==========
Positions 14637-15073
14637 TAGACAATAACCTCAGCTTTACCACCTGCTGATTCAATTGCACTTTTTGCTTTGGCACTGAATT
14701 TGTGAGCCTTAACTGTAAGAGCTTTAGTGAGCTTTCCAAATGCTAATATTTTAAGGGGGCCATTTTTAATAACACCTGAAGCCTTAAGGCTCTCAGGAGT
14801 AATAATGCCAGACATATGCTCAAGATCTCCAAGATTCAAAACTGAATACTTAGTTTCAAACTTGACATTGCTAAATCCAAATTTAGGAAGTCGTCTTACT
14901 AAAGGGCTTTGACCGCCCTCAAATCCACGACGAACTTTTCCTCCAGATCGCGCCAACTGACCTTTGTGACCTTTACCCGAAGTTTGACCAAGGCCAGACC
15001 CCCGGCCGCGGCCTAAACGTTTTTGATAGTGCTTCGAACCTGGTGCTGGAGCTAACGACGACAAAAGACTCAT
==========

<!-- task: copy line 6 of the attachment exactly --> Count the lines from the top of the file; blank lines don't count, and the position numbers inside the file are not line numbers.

15001 CCCGGCCGCGGCCTAAACGTTTTTGATAGTGCTTCGAACCTGGTGCTGGAGCTAACGACGACAAAAGACTCAT